If you have young children or teenagers, there are a variety of books and films out there that can also help them deal with losses. These articles teach you how to talk to children about death and how to help children with pandemic grief.
Talk to a grief counselor, religious leader, or other professional
Kristin Taylor, 39, of Oak Park, Illinois, who lost her mother to pancreatic cancer in November, tried everything: meditation, talking to friends who had lost their parents, long walks, journaling, and yoga. "Nothing worked too much," she said.
Then she started speaking to a grief counselor once a week.
"I feel like I have a place where not only can I cry and grieve openly without burdening another person, but now someone to help me resolve the trauma I was experiencing when I've dealt with an aggressive and reckless cancer that is taking over my mother's body. " Mrs. Taylor said.
A November survey of more than 800 US adults who lost someone to Covid-19 found that two-thirds of those surveyed suffer from debilitating states of grief, a type of grief that affects a person's ability to lead a normal life can affect.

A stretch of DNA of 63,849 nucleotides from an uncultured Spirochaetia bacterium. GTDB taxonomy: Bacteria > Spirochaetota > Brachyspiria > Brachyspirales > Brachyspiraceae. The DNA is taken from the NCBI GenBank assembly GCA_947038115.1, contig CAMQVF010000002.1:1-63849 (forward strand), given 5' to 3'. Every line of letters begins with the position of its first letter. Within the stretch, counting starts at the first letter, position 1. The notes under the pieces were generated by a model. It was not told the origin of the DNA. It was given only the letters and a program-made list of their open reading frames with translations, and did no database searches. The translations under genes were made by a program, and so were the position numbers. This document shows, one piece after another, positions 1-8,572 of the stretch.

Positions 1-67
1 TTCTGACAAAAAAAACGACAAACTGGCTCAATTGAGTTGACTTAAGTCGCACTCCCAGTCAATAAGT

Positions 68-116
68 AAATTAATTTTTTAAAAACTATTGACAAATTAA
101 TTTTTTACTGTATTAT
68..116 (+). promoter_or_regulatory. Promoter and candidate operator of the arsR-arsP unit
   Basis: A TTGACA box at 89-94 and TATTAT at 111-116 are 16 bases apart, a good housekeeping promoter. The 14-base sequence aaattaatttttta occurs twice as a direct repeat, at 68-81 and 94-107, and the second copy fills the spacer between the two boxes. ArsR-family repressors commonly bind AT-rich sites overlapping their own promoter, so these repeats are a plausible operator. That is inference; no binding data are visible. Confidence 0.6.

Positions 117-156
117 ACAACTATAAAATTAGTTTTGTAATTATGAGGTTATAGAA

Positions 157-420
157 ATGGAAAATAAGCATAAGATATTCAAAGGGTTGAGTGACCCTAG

If you use drugs or alcohol to cope, or if you have problems with function, it's important to speak to a professional, said Sherman A. Lee, associate professor of psychology at Christopher Newport University on Newport News , Virginia, and one of the study's authors. The website of Dr. Lee, The Pandemic Grief Project, offers a brief test that people can use to assess their plight: a score of seven or higher indicates that additional assessment or treatment is needed.
The demands of the pandemic have made it even more difficult for some people to find a mental health provider, especially one who takes out insurance.
Psychology Today maintains a large list of providers that you can filter by location, insurance, specialty, or other criteria. However, if you can't find a provider who is accepting new patients, ask the provider you contacted or your primary care provider for referrals.